A neighbor mentioned that he’d been riding his mountain bike during the recent cool spell and asked if I’d be interested in joining him, so out of an abundance of caution I lubed up the 1995 DBR Axis TT and took it out for a short trial spin on the singletrack around the Embudo dam.

Hitting the trails on a Sunday afternoon is almost always a bad idea, but my neighbor wanted to ride today, and I hadn’t experienced the old dust-buster with its 26-inch wheels, eight-speed XT/Sachs/SRAM drivetrain, and RockShox Judy SL fork in quite a spell.

After a few klicks I was reminded of why. The wheels are too small, the top tube is too long, and I find suspension confusing, like Australopithecus confronting an ATM.

In short, I was blundering along like a Republican under an FBI grilling, and it didn’t help that the trails were filled to overflowing with hikers, bikers, dog-walkers and dog-runners on bikes. I want to be funny for reasons of my own choosing, especially if there is an audience.

So if the neighbor and I make it out today I’ll probably ride my Voodoo Nakisi MonsterCrosser®, which shares a comforting rigidity with its owner-operator.

Speaking of me, I ain’t going anywhere. It seems a few of you took yesterday’s post to mean I was surrendering the blog. Nope. It was the “Mad Dog Unleashed” column in Bicycle Retailer and Industry News that got put down, not this old hound, which remains very much at large. Thus you may expect me to continue barking to no particular purpose in this space for the foreseeable future.

Cooking, cameras and cutbacks

December 16, 2017

Ol’ Blue Eyes observes the paparazzi from the brick patio.

December days are like a short fuse. You light one at dark-thirty every morning and before you know it, boom! It’s bedtime.

The backyard maple crowds a shot of sunrise peeping over the Sandias.

It remains a constant source of astonishment how little a guy with no job can accomplish during one of these speed runs.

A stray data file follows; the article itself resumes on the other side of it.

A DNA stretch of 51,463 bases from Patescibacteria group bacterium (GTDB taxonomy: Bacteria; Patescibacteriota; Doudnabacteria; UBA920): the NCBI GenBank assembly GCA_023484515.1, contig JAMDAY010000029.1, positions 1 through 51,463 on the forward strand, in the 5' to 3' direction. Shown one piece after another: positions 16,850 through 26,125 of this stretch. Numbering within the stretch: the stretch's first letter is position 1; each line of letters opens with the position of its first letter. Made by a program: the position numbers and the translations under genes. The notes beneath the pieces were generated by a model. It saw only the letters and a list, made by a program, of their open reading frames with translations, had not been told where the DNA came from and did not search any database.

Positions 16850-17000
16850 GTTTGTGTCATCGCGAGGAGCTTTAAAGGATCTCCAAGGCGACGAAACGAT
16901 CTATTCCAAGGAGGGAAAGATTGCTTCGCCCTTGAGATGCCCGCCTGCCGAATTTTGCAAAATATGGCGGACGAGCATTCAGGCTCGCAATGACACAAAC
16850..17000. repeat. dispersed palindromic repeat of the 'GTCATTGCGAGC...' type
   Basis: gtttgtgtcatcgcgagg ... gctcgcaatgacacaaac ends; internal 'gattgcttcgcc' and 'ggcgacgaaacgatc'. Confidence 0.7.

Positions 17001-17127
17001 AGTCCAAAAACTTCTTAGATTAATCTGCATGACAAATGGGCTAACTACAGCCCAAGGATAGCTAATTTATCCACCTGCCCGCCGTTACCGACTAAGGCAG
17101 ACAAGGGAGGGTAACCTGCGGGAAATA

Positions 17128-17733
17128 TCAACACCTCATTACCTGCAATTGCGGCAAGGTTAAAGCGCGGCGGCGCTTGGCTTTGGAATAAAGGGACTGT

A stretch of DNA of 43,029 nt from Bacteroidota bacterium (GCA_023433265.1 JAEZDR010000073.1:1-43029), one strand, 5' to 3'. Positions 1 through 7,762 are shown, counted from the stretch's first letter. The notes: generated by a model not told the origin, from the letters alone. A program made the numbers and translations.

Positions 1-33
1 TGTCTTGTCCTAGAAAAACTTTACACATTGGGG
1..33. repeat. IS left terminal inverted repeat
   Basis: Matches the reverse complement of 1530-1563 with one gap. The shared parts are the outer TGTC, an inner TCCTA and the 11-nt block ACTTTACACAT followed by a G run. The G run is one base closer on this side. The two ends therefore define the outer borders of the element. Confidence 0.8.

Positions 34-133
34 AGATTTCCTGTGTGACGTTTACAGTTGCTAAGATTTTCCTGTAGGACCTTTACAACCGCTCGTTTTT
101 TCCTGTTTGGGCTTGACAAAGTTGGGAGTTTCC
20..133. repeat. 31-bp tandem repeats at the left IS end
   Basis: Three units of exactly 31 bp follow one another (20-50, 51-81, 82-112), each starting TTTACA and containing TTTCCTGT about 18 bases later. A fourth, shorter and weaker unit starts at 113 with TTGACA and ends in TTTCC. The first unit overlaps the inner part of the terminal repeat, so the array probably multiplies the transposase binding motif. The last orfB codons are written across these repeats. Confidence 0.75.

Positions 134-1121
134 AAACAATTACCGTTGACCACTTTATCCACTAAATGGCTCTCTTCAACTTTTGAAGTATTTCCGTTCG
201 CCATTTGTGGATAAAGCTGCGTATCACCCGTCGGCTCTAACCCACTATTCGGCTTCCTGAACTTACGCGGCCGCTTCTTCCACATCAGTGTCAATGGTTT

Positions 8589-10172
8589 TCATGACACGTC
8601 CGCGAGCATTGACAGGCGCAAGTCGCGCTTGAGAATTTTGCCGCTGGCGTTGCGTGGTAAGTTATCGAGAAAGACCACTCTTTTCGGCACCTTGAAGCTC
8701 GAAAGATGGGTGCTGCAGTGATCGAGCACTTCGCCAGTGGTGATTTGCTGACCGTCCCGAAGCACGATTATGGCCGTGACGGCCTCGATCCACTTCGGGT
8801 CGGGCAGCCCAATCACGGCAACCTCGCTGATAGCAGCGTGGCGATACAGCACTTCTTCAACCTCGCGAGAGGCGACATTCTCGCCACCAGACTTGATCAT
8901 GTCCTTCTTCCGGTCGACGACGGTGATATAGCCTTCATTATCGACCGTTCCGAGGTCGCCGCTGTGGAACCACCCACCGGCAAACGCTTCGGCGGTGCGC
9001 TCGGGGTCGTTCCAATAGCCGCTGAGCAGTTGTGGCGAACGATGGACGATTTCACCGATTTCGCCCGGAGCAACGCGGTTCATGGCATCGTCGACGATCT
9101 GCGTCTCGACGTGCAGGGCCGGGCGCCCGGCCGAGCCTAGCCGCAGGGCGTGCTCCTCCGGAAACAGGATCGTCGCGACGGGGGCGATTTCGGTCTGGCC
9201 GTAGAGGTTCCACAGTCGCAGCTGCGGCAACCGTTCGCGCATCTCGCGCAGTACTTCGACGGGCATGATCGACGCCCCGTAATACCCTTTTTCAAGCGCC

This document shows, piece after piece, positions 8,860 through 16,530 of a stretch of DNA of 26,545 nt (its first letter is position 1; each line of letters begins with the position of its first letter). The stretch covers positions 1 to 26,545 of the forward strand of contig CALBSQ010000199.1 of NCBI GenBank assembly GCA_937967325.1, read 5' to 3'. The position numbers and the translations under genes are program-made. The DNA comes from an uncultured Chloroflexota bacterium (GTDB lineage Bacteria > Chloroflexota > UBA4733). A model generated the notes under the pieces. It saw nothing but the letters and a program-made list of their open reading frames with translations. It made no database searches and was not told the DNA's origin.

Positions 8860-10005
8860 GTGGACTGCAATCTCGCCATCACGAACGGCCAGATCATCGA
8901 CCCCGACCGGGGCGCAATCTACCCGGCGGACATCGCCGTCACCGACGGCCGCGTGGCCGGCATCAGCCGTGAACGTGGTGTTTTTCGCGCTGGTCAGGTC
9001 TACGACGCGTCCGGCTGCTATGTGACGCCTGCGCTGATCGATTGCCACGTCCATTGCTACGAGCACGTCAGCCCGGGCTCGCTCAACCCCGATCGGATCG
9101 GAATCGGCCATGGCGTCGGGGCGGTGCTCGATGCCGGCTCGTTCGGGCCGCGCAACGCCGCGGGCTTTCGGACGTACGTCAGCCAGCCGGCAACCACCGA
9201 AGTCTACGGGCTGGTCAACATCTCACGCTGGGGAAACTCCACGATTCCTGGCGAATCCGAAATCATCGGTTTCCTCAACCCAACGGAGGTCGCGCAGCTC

I’ve been revisiting a few recipes (among them Martha Rose Shulman’s orecchiette with basil-pistachio pesto and green beans) and sampling some new ones (a minestrone from “Dad’s Own Cookbook” by Bob Sloan was particularly well received).

I’ve also been playing with a new camera, a Sony RX100 III, after hearing nothing but raves about the series from pros and amateurs alike, including my man Hal up Weirdcliffe way, who has an RX100 base model. These shots came from the new toy.

Too, the Adventurous Cyclists and I have been chasing down review bikes for the new year, with varying degrees of success. And I just finished a “Shop Talk” cartoon for the January 2018 issue of Bicycle Retailer and Industry News, which for the first time in a couple decades will not include a snarky “Mad Dog Unleashed” column by Your Humble Narrator.

Money is tight in the bike biz these days, and I’m not the first person to feel the pinch. Nor will I be the last.

Via Twitter, a reader expressed sympathy but not surprise, to which I replied, “The surprise is that it took so long for the damn’ dogcatcher to throw his loop over me. Send Milk-Bones and plenty of ’em, they gave me a real big cellmate. Looks to be part Neapolitan mastiff, part Baskerville hound.”

 

Oh deer

November 28, 2017

Trail 366, if memory serves. You can ride this sucker on a road bike, and I have.

After another morning spent cranking away on the Fuji Touring for review purposes I devoted the afternoon to tooling around the Elena Gallegos trails on my trusty, dusty old Voodoo Nakisi MonsterCrosser®.

There were a half-dozen deer to the left of me and about the same to the right. Don’t want to hit one of these dudes at speed on the old MonsterCrosser®. It will end badly.

As I was motoring along, enjoying the ridiculously warm weather (68, a degree shy of the record), I caught a glimpse of a big gray booty ambling through the scrub and hit the binders.

Sure enough, a sizable herd of mule deer was cruising the ’hood. So I stopped and snapped a couple pix with the battered Canon 300 HS, which has decided to start working again, kinda, sorta.

Mule deer are not nature’s geniuses. Back in Weirdcliffe we used to joke that you could hunt them with a Twinkie and a ball-peen hammer.

But they look serene, majestic and brilliant when compared to the ruminants grazing the nation down to the bedrock in DeeCee. There is nary a problem in the world that a Republican legislature cannot make worse.